Thereafter, Allred secured a $25, 000.00 loan from "an independent investor" in order to pay off the injunction and the loan amount. (Id. at ¶ 37). Allred paid the $10, 000.00 to Yingling, who provided him with title to the trailer. (Id. at ¶¶ 37-38). At this time, Allred learned that Yingling had used the trailer on a few occasions - even though he previously stated it could not be moved until the injunction was lifted. (Id. at ¶¶ 38-39). Allred asked for receipt for the payment on the injunction, however, Yingling told him the case was over and the injunction was "levied" by Williams-Gonzalez's attorney. (Id. at ¶40).

         In spite of all of this, Allred went back to work for DHT at some point after paying the injunction. (Id. at ¶ 46). When he returned, he was informed that he would now be paid a substandard contract rate until he had driven for DHT without any additional incidents. (Id.) Allred believed he was being punished and "extorted" by Yingling for Williams's accident. (Id.)

         In one of his runs after returning to DHT, Allred took a hot shot run to Colorado. (Id. at ¶ 41). On his way there, his truck broke down. (Id.) He called the DHT front office to tell them of the situation and that he needed roadside assistance. He was told the insurance he had paid for did not cover roadside assistance. (Id.) As a result, Allred was stranded on the side of the road for three days. (Id.)

         At some point, Allred requested DHT wire him the wages he was owned so he could repair his truck and return to work. (Id.) Yingling assured Allred DHT would factor his last runs and send him a "few thousand dollars" to repair his truck. (Id.) Ultimately, another trucking company in Colorado loaned Allred a truck in order to deliver his load. (Id. at ¶ 42). After advising Yingling of the situation, Yingling stated that DHT officer manager, "Angel Chelsey, "[3] would "factor" this run into the previous runs so that Allred would have more wages for the repairs. (Id. at ¶¶ 42-43).

         After delivering the load in Colorado, Allred called and texted Yingling several times to ask about receiving payment of his wages. (Id. at ¶ 43). "Halsey" answered the calls and told Allred her hands were tied and Yingling had told her not to send Allred the wages. (Id.) "Halsey" apologized several times and claimed she had no idea why Yingling was not taking Allred's calls or responding to him. (Id. at ¶ 44). "Halsey" claimed she was instructed to tell Allred that when the factoring company paid for his runs, DHT would forward him the outstanding wages. (Id. at ¶ 45). Allred contacted the factoring company and learned that the company had paid DHT for his runs the previous week. (Id.)

         Allred became suspicious of Yingling and contacted Williams. (Id. at ¶ 48). Williams told him that he had been working for Yingling in the weeks following the accident and there was no injunction on the trailer. (Id.) Williams also claimed that Yingling had negotiated the issue with the trailer down to $4, 800.00. (/d.) Thereafter, Allred sent a demand letter to Yingling for a copy of the receipt for the injunction and copies of all legal paperwork related to the alleged injunction. (Id. at ¶ 49). Yingling did not respond. Ultimately, on March 2, 2018, Allred received a letter from DHT stating that Allred had been removed from DHT's commercial insurance policy and advising Allred owed an outstanding balance to the insurance company of approximately $2, 396.00, which would be deducted from his remaining wages. (Id. at ¶ 50.)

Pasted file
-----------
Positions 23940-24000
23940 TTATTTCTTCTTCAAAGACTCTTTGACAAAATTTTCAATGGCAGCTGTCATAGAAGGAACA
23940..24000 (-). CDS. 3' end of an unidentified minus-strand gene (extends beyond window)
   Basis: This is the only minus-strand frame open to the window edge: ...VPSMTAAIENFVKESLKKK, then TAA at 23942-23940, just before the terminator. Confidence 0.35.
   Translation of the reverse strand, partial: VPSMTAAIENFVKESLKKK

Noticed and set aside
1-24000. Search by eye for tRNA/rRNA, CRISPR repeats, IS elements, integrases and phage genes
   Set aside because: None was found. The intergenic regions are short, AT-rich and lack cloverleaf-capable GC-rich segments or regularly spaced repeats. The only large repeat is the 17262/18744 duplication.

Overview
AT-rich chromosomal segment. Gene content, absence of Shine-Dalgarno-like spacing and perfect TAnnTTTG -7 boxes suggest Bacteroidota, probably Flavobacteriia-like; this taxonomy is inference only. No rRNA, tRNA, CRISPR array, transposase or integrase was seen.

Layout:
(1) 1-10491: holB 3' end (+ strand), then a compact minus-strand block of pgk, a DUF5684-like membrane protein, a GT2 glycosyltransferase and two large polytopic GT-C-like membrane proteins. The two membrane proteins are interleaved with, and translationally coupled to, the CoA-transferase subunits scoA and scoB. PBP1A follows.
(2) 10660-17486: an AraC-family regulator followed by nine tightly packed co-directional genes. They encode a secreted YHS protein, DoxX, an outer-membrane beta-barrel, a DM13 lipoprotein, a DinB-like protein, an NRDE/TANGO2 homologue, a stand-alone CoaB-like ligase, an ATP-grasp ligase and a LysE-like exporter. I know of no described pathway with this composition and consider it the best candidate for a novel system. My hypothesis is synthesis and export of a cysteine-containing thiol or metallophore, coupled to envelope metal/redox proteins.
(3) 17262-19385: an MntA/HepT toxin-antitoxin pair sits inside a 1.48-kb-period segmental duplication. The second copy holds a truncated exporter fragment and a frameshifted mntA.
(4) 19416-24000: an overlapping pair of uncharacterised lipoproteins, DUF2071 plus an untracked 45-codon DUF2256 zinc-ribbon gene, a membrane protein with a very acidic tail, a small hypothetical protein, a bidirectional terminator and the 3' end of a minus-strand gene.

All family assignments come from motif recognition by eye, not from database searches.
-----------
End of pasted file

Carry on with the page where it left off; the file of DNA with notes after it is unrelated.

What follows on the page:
B. Procedural History

         On August 30, 2018, Allred filed his complaint in this action against Defendants DHT, Helsey and Yingling. (ECF No. 1). The first cause of action alleges a civil claim under the Racketeer Influenced and Corrupt Organization Act ("RICC") pursuant to federal law. (Id. at ¶¶ 51-55). In this cause of action, Allred claims Defendants are liable under the RICO Act based on their alleged violations of three predicate offenses: (1) wire fraud pursuant to 18 U.S.C. § 1343; (2) money laundering pursuant to 18 U.S.C. § 1957; and, (3) sale or receipt of stolen goods pursuant to 18 U.S.C. § 2315. (Id. at ¶ 53).[4]Allred also has asserted seven state law claims consisting of a state RICO violation, breach of contract, breach of the implied covenant of good faith and fair dealing for contractual and tortious breaches, conversion, fraudulent or "international" misrepresentation, and intentional infliction of emotional distress. (Id. at p. 1; ¶¶ 56-88). The complaint asserts this court has jurisdiction over this case based on federal question jurisdiction due to the civil RICO claim as well as diversity jurisdiction. (Id. at ¶¶ 1-5).

         1. Defendants' Motion to Dismiss

         Defendants filed a motion to dismiss the complaint on October 22, 2018. (ECF No. 16). Defendants argue the complaint fails to state of claim under both the federal and state RICO acts because it fails to assert any continuity of criminal acts as well as any relationship to those acts. (Id. at 4-5). Moreover, there is no alleged criminal activity that can be discerned from the complaint. (Id. at p. 5). As such, Defendants argue the federal RICO claim should be dismissed and the court should reject: supplemental jurisdiction over the remaining state law claims. In the alternative, at a minimum, Defendants argue the fraudulent mispresentation claim should also be dismissed due a failure to properly plead this cause of action with ...